Dark City, 1998

Dark City is a haunting, surreal, and stunning cinematic achievement from Alex Proyas: an amalgam of German expressionism, science fiction and film noir. John Murdoch (Rufus Sewell) awakens at midnight in a bathtub, paranoid and amnesiac, with a primitive instrument on the floor, a bloody knife on the table, and a woman’s corpse behind the bed. He receives a telephone call from Dr. Schreber (Kiefer Sutherland), who warns him to leave immediately, as pallid, gaunt Strangers close in on him. Clues to his identity eventually lead him to his estranged wife, Emma (Jennifer Connelly), who explains the reason behind their fractured relationship. Earlier, she attempts to file a missing persons report on her husband and is redirected to Inspector Bumstead (William Hurt) who suspects Murdoch of being a serial killer. Note the similar “scripted” explanation she provides to Bumstead and Murdoch, as if methodically reciting a logical consequence to Murdoch’s inexplicable behavior. Recalling fragmented memories of his childhood home, he attempts to return to the elusive Shell Beach, in search of his past, and uncovers the nature of the Strangers’ experiments.

Proyas’ synthesis of film genres and directorial styles results in a film that is remarkably adept and original, despite its derivation from established, often insipidly imitated archetypes. The infusion of retro elements into a futuristic setting is characteristic of such cinematic visionaries as Fritz Lang, Stanley Kubrick, Jean-Luc Godard and Ridley Scott. The gaunt, lanky Strangers are seeming reincarnations of Orlok in F.W. Murnau’s Nosferatu or Cesare in Robert Wiene’s The Cabinet of Dr. Caligari, having literally risen from the dead. The mythical Shell Beach is a quintessential Hitchcockian McGuffin, a tangential distraction whose pursuit leads to the ultimate truth. Inevitably, it is the humanity of the film that elevates it from the ranks of the hollow, big budget, frenetic sci-fi potboilers that have often plagued the genre. Dark City is, after all, a universal film about the search for identity, connection, and the soul – exquisitely veiled in the context of a mesmerizing and painstakingly realized netherworld – a truly ambitious experiment.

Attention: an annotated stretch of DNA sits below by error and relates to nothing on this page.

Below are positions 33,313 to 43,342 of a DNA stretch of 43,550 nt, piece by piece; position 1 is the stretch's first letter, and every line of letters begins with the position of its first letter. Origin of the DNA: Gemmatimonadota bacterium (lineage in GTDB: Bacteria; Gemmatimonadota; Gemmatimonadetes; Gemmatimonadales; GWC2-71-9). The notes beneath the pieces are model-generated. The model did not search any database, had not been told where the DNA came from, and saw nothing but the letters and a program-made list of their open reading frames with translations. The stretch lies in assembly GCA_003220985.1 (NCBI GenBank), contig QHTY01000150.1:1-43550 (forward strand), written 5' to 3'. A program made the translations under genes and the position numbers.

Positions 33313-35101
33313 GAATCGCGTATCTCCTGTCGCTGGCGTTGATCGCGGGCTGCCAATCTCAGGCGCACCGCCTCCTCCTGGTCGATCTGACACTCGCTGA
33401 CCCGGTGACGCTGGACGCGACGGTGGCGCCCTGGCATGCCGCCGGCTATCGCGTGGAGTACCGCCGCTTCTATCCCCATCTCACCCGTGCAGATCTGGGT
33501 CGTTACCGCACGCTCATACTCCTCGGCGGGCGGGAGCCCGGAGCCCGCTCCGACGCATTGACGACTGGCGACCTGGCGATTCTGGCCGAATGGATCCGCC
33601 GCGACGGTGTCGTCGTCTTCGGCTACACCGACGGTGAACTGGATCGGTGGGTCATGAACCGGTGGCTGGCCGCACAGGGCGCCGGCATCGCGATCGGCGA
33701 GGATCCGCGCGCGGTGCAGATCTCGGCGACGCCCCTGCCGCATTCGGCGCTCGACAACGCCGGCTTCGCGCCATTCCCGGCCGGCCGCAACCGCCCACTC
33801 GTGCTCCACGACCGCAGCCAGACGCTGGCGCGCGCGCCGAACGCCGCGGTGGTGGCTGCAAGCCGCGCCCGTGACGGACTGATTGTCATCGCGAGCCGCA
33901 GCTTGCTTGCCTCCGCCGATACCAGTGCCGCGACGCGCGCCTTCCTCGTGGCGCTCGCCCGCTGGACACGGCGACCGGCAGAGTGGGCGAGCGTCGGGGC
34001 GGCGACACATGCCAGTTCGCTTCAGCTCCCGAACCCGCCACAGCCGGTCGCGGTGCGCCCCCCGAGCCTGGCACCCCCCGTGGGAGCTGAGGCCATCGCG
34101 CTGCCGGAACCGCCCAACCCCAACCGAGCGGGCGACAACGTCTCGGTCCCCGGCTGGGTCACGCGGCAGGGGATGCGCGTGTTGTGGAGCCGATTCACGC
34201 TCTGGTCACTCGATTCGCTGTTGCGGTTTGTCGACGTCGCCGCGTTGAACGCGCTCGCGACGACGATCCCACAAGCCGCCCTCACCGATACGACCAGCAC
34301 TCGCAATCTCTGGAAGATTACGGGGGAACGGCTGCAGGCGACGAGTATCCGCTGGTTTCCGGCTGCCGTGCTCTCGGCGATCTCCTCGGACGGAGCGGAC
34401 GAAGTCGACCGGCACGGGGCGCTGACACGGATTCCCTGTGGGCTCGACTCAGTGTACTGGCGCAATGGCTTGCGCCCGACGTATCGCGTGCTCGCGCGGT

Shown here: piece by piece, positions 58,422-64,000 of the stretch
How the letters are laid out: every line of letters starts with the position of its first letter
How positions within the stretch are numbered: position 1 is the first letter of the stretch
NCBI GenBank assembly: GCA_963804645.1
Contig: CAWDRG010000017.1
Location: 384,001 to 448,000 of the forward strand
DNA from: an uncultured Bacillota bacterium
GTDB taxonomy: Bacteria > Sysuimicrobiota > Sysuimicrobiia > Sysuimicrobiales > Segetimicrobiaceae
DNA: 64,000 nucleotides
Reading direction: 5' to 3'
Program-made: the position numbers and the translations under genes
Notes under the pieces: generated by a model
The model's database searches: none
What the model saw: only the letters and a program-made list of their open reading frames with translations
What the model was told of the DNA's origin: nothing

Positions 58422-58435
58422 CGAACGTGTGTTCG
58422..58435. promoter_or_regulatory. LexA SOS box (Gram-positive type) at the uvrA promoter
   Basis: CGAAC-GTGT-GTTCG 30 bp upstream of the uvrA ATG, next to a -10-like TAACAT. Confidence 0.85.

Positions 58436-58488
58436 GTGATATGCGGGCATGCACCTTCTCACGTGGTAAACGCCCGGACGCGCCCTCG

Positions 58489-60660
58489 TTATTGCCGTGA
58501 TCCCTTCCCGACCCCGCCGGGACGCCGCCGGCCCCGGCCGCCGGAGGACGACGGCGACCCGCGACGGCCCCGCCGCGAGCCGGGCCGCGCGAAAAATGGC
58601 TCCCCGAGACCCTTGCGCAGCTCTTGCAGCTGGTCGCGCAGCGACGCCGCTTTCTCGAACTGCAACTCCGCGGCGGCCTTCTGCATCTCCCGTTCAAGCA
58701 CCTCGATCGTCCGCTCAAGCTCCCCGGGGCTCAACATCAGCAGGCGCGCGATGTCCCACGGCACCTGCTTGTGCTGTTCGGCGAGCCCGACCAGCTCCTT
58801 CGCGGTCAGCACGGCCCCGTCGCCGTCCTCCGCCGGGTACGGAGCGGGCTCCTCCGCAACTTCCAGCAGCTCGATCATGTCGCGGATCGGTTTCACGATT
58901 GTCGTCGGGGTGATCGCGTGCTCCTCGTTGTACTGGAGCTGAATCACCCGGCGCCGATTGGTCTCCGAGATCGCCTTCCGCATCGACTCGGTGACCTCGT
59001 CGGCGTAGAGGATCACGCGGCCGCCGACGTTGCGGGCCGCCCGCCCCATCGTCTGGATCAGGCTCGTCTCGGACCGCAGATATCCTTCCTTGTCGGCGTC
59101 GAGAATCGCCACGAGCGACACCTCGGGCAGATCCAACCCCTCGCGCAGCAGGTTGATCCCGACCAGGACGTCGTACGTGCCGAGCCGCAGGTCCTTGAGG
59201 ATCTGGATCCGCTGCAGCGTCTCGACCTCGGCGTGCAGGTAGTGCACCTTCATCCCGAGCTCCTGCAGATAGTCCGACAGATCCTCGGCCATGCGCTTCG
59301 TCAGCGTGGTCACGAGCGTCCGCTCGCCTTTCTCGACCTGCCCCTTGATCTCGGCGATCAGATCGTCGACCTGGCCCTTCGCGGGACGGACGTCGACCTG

© Acquarello 1999. All rights reserved.